She is not "Princess Diana.You perhaps know the lady Miss Manners means -- the blond one who wears hats so nicely but has not always managed to keep her hair out of her eyes; the one who seems to attract so much attention.
Born a commoner, she was styled "Lady Diana" by courtesy because her father is an earl. She is now, having married up, "the Princess of Wales." Only should she become queen consort would a royal title appear before her first name, as "Queen Diana."
Is that clear?
Of course not. We Americans decided long ago that the idea of classifying some people as, by virtue of birth or marriage, belonging to a higher order of humanity than their fellow citizens was not for us. Our highest title is "Mr.," as in "Mr. President," and it takes the individual some doing to get it.
But the British do show up on our shores now and again, and mild interest is taken in their wardrobes and other appurtenances, so one may want to know their usage. Besides, it is difficult to make one's way through 19th-century British novels or 20th-century British television without being able to figure out who is called what and why.
The subject is infinitely complicated, and disputes have been known to last for centuries. Miss Manners will concern herself only with the basic outline.
Only the reigning queen and her mother (as the widow of the previous king) are addressed as "Your Majesty," other members of the royal family being addressed as "Your Royal Highness." Children of the sovereign also use the prefix "the," as in "Their Royal Highnesses, the Prince and Princess of Wales."
The peerage has five grades: duke (not to be confused with royal dukes), marquess (most use the good old English spelling rather than the French "marquis"), earl, viscount and baron. The female equivalents, for wives or widows (the latter styled dowager, if the succeeding peer has a wife) are: duchess, marchioness, countess, viscountess and baroness. There are also countesses and baronesses in their own right.
Except for dukes and duchesses, who are called by those titles, peers and peeresses are addressed as "Lord" or "Lady" with the name of the senior peerage they possess.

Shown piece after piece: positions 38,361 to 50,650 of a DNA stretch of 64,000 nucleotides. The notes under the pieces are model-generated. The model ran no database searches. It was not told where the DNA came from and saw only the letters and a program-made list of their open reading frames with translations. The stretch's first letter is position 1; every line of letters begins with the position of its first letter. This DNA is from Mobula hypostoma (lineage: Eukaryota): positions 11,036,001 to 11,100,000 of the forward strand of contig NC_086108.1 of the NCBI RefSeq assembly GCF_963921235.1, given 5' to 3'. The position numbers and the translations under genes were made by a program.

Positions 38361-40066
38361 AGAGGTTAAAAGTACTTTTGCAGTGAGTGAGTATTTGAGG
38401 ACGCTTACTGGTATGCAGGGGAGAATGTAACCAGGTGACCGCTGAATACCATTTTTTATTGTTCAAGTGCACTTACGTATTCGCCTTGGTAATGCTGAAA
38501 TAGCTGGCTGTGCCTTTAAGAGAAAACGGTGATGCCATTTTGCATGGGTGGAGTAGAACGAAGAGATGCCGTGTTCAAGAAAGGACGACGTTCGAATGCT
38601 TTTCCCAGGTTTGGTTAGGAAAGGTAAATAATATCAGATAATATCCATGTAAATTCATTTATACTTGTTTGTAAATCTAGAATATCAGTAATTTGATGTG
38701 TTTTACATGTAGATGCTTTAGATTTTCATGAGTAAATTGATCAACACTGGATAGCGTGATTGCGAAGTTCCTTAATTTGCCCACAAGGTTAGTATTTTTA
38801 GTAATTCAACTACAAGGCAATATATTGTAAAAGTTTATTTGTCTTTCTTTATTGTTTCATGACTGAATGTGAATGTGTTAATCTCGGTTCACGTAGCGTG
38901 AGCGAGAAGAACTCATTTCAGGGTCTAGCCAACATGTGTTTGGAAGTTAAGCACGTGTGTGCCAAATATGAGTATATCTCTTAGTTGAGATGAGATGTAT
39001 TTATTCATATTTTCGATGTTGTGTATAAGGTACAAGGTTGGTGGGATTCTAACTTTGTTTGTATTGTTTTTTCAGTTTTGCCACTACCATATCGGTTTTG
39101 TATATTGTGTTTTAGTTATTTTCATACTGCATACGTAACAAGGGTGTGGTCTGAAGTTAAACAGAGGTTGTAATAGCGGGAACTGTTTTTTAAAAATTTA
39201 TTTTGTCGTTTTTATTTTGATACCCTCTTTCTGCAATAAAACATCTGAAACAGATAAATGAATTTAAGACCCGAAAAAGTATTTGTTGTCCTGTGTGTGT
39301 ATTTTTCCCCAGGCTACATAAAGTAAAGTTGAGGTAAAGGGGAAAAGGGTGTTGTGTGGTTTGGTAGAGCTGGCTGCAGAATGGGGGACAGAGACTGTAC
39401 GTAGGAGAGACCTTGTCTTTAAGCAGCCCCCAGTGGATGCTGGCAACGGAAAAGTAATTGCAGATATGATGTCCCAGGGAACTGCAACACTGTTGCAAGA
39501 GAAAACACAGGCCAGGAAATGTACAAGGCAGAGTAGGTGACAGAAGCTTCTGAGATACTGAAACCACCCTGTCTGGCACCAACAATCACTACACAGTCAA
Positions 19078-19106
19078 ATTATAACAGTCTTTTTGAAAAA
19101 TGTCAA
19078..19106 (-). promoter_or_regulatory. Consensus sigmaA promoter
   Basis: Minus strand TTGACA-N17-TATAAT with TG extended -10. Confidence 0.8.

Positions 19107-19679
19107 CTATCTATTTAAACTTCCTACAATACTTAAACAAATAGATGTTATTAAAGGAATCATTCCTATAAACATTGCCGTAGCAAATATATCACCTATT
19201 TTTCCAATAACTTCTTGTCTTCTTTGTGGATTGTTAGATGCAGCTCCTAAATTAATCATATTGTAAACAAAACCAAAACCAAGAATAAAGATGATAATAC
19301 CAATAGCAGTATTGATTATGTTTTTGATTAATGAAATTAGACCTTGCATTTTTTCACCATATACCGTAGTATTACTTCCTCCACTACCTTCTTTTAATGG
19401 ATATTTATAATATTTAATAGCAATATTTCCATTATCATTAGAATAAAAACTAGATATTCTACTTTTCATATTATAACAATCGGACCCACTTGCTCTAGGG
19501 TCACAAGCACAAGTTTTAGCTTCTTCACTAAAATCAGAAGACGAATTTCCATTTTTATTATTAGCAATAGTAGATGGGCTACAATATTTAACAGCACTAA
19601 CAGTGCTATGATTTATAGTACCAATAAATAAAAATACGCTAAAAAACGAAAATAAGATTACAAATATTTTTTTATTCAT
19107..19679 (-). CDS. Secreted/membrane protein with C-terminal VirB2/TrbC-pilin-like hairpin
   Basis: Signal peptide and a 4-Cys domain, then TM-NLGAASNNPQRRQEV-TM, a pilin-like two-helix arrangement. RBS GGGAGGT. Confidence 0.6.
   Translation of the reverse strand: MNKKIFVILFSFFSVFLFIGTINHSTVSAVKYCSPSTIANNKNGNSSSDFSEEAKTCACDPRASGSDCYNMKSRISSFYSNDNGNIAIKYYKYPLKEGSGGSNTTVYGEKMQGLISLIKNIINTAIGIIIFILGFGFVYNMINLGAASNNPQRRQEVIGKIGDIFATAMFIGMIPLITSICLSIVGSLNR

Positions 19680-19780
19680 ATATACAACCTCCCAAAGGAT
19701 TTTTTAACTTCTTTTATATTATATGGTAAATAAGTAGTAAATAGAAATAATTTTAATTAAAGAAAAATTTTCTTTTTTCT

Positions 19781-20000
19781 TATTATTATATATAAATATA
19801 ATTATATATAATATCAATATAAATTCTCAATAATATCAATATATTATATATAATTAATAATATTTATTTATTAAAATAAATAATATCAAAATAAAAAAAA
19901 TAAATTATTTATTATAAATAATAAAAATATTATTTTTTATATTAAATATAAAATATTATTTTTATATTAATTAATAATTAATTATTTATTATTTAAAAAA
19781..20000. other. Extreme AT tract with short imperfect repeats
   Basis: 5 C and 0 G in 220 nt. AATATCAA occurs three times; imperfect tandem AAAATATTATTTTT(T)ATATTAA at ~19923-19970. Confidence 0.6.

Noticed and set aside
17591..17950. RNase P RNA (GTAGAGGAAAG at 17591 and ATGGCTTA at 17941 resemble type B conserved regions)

Legally, the children of these people are all commoners.
However, dukes, marquesses and earls tend to have other titles as well, and by courtesy, their sons-and-heirs-apparent (as opposed to an heir presumptive, who is heir but not son to someone who is still presumed, sometimes by courtesy, to be able to produce a son) use the next family title down until after, courteously enough, the funerals, not the deaths, of their fathers.
Younger sons of dukes and marquesses are styled "Lord" before their given names and family surnames (which are apt to be different from the peerage name), dropping the surname on second reference. Their wives use the husbands' given names, rather than their own, with "Lady."
Daughters of dukes, marquesses and earls have the courtesy title of "Lady" preceding their given names and surnames, keeping the designation if they marry and change their surnames.
The younger sons of an earl, and all sons and daughters of viscounts or barons, are styled "The Hon." before their full names, but that designation is never used except on envelopes and by the formidable Mitford girls -- when they were girls, rather than writers and duchesses.
Then there are titled commoners: baronets, whose degrees of honor are hereditary, and knights, whose are not. They use "Sir" before their full names, but are addressed with the title and given name only. Their wives use "Lady" with the surname only, never with their given names (a common American error) unless they happen also to be the daughters of dukes, marquesses or earls.
This is only the beginning. Miss Manners will not bore you with collateral privileges of the siblings of heirs presumptive who succeed, the rights of duchesses who were divorced in interesting trials, the children of peers who disclaimed their peerages, and so on.
She only asks you to stop saying "Princess Diana." And never mind that British newspapers do it all the time. Wherever did you Americans get the notion that the British always behave properly?Q When visiting friends or relatives, not merely a drop-in-and-say-hello occasion, is it necessary, advisable and proper to ask permission of the hostess to use the bathroom, especially when you know where that certain room is located?
When it cannot be done discreetly, asking permission seems like announcing to all present that you have to go. But I have seen an almost offended look on the face of a hostess when I returned from an "unauthorized" visit. A "May I use the bathroom?" is an idiomatic expression, not to be taken literally. Miss Manners has never heard of a hostess' refusing permission.
Unless you were bypassing a guest bathroom to use one the hostess had not intended to be available, surely you must be mistaken in assuming that she wished to be consulted as to whether you could use her bathroom. Considering the consequences for the premises, this would be not only mean, but foolish.
The true meaning of the question is: "Would you be so kind as to show me where the bathroom is?" Familiar visitors, who know where it is, need only say, "Excuse me."